Guest Writer Paul On Omega Speedmaster's
The Omega Speedmaster Moonwatch
Some readers of The Jewel may be aware of our local watch club, the Winnipeg Watch Enthusiasts. As one of the founders of the group, I have met lots of people who are passionate about their love of watches and timepieces. This past fall, we have celebrated 5 years and 340 members, and we are always happy to welcome new members to our group! Knowing that passion, IJL approached me for a contribution to The Jewel, and I am honoured to be asked and only too happy to provide!
As a collector of timepieces, I am interested in several makes and models of watches, both new and vintage. There are many iconic models that become objects of pursuit for enthusiasts (“grail pieces”), ranging from the inexpensive (for example, Casio G-Shock pieces) to the extremely valuable (witness the recent sale at auction of Paul Newman's Rolex Daytona “Paul Newman” model for more than $17 million dollars). One model that has fascinated and attracted me (and other watch enthusiasts for decades) is the Omega Speedmaster. This line of manually wound chronographs is now 60 years old, being introduced in 1957, and marketed initially as an aid for “sportsmen, auto racers, and engineers”. The original model, the CK2915, had all the features one would want in a “tool watch” - large dial, highly visible hands and subdials for measuring elapsed seconds and minutes, and a tachymeter measurement along the bezel (to measure the speed of an object). It became a very popular watch with many people, including military pilots and engineers of all types.
The Space Race
The late 1950s saw the beginning of the “Space Race”, and as NASA progressed in its quest for the moon, it realized that a versatile and reliable timepiece was needed for the astronauts to complete the myriad tasks necessary for takeoff, spaceflight, landing and return. As early as 1962, a Speedmaster was taken into space; it was the personal watch of Walter “Wally” Schirra onboard Sigma 7 (this model, a CK2998, would be honoured by Omega 50 years later as the “First Omega in Space”). In 1964, NASA put out a call to several watch manufacturers for suitable models; only four manufacturers - Rolex, Longines, Hamilton, and Omega - submitted timepieces (one was a pocket watch!). The watches were put through several tests, including extremes of temperature (-18C to +93C), a high-pressure environment, an extreme oxygen atmosphere, and shock/acceleration/vibration to simulate the harsh environment of space and rocket launch and landing. Only one watch passed all these tests, the Omega Speedmaster. NASA ordered several for the Gemini and Apollo programs. Like Wally Schirra, many astronauts already trusted their “Speedys”, having purchased them for use as test pilots and engineers. In fact, several space flights had astronauts wearing two watches, their own Speedmasters and those of NASA! The Apollo 11 moon landing demonstrated the ability of humans to conquer those challenges of space, but also created the legend of the “Moonwatch”, with both Neil Armstrong and Buzz Aldrin using their Speedmasters while on the moon. In fact, all those who have ever stepped foot on the moon have worn Speedmasters. After Apollo 11, all Speedmasters had the following engraved on the back of the case: “The First Watch Worn on the Moon”. Since the 1970s, it now reads: “Flight Qualified by NASA for all Manned Space Missions - The First Watch Worn on the Moon”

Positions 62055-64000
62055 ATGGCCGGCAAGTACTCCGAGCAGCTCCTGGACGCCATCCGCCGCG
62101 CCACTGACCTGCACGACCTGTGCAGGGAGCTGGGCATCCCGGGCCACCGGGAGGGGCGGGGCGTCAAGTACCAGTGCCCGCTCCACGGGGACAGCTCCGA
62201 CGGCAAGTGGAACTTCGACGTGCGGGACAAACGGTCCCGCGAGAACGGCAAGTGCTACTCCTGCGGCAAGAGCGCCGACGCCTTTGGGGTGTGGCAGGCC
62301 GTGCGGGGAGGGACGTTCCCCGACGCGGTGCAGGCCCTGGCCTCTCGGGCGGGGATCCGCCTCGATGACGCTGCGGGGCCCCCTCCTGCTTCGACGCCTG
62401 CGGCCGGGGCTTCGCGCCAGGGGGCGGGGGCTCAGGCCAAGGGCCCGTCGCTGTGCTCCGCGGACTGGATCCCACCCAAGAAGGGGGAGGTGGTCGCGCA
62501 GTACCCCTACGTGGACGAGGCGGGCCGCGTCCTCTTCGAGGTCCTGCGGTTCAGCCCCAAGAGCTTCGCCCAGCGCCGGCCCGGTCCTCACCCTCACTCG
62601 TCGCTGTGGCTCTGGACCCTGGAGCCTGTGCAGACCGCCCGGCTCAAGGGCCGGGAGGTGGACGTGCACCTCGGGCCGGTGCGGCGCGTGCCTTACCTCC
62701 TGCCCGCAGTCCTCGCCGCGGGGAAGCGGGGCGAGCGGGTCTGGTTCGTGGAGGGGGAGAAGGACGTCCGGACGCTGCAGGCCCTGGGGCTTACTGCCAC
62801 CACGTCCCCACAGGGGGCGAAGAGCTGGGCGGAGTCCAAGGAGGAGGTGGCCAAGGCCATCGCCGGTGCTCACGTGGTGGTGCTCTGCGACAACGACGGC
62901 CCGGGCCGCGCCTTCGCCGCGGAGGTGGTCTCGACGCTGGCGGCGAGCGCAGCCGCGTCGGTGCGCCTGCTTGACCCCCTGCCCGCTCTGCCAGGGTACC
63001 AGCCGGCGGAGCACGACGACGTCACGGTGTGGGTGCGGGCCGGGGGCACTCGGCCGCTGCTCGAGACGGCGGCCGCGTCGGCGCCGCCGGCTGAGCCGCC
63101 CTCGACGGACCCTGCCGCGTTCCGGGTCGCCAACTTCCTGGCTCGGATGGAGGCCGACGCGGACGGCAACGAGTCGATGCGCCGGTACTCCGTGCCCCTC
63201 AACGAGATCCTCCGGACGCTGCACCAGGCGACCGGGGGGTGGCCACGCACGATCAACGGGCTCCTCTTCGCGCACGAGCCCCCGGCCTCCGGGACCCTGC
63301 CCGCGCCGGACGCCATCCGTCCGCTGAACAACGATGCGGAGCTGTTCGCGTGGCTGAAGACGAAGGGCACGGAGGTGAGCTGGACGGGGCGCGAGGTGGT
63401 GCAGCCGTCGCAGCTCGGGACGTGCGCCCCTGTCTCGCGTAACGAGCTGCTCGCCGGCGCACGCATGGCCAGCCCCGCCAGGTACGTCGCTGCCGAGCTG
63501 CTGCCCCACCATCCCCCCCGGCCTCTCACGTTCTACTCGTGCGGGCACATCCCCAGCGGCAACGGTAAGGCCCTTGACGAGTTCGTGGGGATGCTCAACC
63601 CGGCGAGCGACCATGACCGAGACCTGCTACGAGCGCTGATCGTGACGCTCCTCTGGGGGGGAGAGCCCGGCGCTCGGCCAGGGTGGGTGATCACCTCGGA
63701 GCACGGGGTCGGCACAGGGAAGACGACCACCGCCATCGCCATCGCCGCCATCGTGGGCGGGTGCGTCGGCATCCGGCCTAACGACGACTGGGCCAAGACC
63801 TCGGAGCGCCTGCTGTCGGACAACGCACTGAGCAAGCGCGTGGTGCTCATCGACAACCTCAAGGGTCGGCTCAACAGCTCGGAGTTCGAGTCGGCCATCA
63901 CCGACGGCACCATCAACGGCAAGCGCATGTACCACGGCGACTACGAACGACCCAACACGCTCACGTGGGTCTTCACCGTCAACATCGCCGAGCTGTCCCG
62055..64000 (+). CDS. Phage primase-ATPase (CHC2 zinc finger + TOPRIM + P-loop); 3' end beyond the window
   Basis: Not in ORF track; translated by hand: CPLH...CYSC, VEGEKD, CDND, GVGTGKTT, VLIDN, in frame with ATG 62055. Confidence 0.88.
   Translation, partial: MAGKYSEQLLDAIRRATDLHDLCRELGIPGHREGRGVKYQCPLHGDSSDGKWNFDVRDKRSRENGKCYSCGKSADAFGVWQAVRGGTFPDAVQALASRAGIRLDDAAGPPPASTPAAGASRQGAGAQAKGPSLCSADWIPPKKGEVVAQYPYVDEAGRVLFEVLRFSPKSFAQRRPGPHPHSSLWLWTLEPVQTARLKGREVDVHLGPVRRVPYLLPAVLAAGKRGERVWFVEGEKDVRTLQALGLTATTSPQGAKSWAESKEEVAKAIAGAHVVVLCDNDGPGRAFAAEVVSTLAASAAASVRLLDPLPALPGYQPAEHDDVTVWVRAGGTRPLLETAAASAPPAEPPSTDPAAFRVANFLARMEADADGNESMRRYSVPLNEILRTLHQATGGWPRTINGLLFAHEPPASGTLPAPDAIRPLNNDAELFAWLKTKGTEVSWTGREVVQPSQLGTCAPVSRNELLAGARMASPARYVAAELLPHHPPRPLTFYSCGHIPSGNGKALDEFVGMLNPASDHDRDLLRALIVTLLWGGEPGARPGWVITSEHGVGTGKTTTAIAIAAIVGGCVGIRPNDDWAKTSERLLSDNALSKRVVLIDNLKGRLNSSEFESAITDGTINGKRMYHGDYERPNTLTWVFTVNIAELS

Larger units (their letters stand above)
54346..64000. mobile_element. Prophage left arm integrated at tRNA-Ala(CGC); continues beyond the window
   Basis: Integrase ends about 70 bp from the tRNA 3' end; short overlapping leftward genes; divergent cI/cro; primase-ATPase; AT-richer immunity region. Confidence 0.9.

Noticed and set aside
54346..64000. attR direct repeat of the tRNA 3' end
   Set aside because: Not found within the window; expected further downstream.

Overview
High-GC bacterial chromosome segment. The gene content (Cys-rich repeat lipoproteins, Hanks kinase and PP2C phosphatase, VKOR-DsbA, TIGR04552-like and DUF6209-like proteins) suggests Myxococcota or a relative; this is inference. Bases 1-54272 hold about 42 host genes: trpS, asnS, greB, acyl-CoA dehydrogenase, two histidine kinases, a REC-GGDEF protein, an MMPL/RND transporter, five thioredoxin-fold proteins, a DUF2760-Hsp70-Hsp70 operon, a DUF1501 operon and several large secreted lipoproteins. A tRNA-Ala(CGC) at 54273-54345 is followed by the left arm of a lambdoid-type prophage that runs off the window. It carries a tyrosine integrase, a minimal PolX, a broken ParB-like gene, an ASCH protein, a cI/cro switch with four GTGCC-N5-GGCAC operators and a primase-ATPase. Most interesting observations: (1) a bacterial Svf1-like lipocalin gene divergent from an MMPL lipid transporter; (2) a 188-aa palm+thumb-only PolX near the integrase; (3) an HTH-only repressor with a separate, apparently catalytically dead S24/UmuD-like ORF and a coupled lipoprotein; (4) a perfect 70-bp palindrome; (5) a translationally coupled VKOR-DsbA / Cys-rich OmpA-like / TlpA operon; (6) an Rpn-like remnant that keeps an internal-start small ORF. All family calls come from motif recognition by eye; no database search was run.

The Speedmaster also was a life-saver for those astronauts of the ill-fated Apollo 13 mission. As their ship approached the moon, an explosion damaged the command module, necessitating the astronauts turn around and return. The crippled space capsule required the use of rockets to redirect the spacecraft for its trip through the atmosphere without burning up. No timers or instruments in the module were working, so the astronauts used their Speedmaster chronographs to precisely time exactly 14 seconds of rocket burn to aim their ship and permit a safe return to earth. This vital piece of the story is even demonstrated in the Ron Howard-Tom Hanks movie Apollo 13 (1995).
The Speedmaster line continues to be manufactured today, with many variations and limited editions commemorating seminal events of NASA and International space programs (Gemini, Apollo, Soyuz and even the Last Man on the Moon). However, the manual wind Moonwatch is still available and is the most popular watch in the Omega catalog; little has changed from its inception 60 years ago. My Moonwatch has its own significance, commemorating a special wedding anniversary. This particular model comes with a red and white racing motif on the dial (seen below), which brings to mind another Trip to the Moon, albeit only found in comic books. That is a story for another day.
Speedy Tuesday Magazine, Fratellowatches, May 2017.
Moonwatch Only by G Rossier and A Marquiré, Watchprint.com, La Croix, Switzerland, 2014.